Retail FX brokerage operator GAIN Capital Holdings Inc took the interesting step yesterday of releasing its results for the month of April 2020, alongside its usual practice of disclosing monthly trading volumes. GAIN of course usually reports its financial figures – Revenues, EBITDA, Net Income et al – on a quarterly basis, as required of publicly traded companies in the US.
However GAIN’s board decided to take this unusual step in an apparent attempt to bolster the chances of its planned acquisition by larger rival INTL FCStone going ahead.
You see, GAIN seems to be somewhat the victim of its own near-term success. At the time when GAIN agreed to be acquired by FCStone it had just reported fairly poor results for 2019, seeing Revenues decrease by 35% and a net loss of $60.8 million (although things had turned around somewhat during the first two months of Q1-2020).
The agreement with FCStone was announced on February 27, just at the beginning of the market’s COVID-19 driven nosedive which ran through most of March. For most companies the month of March 2020 was trouble, but for Retail Forex brokers like GAIN’s Forex.com and City Index brands it was just what the doctor ordered. Heightened market volatility across nearly every instrument imaginable – equities, commodities, and of course FX – led to a huge spike in trading volumes for FX brokers, and thus robust Revenues and profitability.
When GAIN released its Q1 results on April 23, its shares (which had been trading in the $3.50 range before the FCStone deal came along) popped to above $6. That’s very significant, in that FCStone’s offer is for $6 in cash per GAIN share.
GAIN’s shares rose as dissent became evident on its board regarding the deal, and a number of large GAIN shareholders started to push GAIN CEO Glenn Stevens and the board to either abandon the acquisition, or at least renegotiate a higher price with FCStone.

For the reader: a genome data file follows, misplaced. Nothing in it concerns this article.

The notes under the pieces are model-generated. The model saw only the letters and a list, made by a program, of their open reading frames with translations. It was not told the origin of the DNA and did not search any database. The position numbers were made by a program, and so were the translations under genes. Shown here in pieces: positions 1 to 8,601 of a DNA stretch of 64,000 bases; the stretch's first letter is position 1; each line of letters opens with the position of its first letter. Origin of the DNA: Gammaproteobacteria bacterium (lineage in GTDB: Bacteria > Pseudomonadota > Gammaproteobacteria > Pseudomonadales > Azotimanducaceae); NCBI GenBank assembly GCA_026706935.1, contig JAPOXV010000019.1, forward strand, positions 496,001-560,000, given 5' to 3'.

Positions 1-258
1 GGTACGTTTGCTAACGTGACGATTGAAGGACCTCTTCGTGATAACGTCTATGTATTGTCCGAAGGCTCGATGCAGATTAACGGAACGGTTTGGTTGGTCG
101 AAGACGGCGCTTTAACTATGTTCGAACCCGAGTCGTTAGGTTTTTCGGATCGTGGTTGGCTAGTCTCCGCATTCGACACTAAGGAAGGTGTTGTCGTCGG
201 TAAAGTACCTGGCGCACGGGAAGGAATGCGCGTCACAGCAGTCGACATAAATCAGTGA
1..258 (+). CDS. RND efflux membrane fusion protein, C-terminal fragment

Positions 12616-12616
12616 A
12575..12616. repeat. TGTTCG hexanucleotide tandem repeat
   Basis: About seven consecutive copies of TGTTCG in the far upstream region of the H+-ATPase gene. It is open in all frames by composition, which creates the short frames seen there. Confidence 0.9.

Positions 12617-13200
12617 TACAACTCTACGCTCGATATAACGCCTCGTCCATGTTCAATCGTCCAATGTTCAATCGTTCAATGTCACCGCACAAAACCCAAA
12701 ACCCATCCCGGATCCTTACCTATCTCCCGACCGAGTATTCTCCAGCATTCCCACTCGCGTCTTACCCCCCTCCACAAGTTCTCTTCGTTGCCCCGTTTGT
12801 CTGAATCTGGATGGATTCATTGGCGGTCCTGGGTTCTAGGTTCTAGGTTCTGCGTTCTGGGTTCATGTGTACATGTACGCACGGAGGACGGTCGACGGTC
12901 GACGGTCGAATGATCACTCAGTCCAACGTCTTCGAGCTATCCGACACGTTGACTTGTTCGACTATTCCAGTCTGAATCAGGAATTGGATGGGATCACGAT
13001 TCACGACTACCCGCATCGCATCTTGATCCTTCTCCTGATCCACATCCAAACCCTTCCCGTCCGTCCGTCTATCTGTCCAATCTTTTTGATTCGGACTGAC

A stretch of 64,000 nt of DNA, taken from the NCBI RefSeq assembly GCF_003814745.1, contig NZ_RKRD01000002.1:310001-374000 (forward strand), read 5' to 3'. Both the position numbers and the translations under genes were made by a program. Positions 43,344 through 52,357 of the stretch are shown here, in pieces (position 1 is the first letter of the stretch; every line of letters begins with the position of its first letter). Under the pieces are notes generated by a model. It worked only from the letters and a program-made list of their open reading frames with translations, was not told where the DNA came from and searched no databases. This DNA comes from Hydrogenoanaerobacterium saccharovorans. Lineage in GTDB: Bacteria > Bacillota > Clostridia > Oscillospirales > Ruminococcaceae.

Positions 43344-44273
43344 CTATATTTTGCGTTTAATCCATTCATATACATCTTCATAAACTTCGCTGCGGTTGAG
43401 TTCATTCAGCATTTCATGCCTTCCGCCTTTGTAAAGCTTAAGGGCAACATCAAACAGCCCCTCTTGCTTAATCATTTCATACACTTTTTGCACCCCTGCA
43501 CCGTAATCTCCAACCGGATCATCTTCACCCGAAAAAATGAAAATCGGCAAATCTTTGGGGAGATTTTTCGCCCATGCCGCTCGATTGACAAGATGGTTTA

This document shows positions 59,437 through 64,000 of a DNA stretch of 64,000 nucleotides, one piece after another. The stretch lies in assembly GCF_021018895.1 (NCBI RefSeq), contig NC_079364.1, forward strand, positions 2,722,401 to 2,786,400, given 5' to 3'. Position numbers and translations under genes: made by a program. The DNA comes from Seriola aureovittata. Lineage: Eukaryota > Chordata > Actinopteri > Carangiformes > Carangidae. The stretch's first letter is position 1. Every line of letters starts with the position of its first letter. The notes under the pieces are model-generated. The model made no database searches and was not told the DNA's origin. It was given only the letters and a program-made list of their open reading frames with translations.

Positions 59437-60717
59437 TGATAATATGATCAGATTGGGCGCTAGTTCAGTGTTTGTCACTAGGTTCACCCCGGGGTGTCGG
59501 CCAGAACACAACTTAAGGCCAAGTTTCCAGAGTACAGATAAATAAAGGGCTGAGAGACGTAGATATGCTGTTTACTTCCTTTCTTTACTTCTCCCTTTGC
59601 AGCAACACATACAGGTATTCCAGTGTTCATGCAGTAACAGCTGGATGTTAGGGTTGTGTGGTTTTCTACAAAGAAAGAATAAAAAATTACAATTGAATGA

The reason to question the acquisition versus going-it-alone became quite obvious when examining GAIN’s Q1 results. GAIN posted adjusted EBITDA of $114.4 million in Q1. Why sell a company for just $236 million, if it is pumping out cash flow of about half that amount in just 3 months?!
And if the market is always right (as day trading pioneer Jesse Livermore famously said), then the market certainly believes that the FCStone-GAIN deal will not just go ahead on its current terms, with GAIN’s share price continuing to climb and sitting at $6.48 currently, well above FCSTone’s $6 offer.
So back to GAIN Capital’s unusual release of April 2020 financial figures yesterday. What the board apparently attempted to do is show that the Q1 “windfall” was likely temporary, with March’s superb results being followed by a coming-back-down-to-earth in April.
And indeed, GAIN did “hit it out of the park” in late February thru March, with the company reporting a per-month equivalent of $110.2 million in Revenue and nearly $80 million in EBITDA, on average daily trading volume of $17.8 billion – more than double the $8.0 billion ADV that Forex.com and City Index saw in the first two months of 2020, and nearly triple the $6.6 billion ADV in Q4-2019.
So again, if you can throw off $80 million in cash profit a month, why sell for $236 million?!
However GAIN’s board pointed out that despite continued market volatility throughout most of April, activity returned to a more normal (yet quite healthy) level leaving March’s pie-in-the-sky figures behind. GAIN Revenues slid back down to earth by more than 60% to $41 million in April, while EBITDA of $18.3 million – while certainly much better than the company was doing the past couple of years – was a far cry from $80 million monthly.
GAIN’s board pointed out that in addition to a $9 million breakup fee it will need to pay FCStone if it calls off the acquisition, a lot of risk still exists in going-it-alone. While the COVID-19 driven market crash (and subsequent rebound) did provide a big jump-start to GAIN’s near term results, like many companies in many industries the future in a very clouded one at GAIN.
GAIN did point out that the board’s continued support of the acquisition by FCStone at the $6-per-share price is not unanimous, with director Alex Goor voting against the proposal as-is.
So if indeed the market is always right, something is likely to give in the form of a better offer by FCStone, or perhaps even another suitor emerging at higher than $6 – that despite the board disclosing that it had run a lengthy and thorough auction process involving 108 potential bidders, before settling on the offer by FCStone.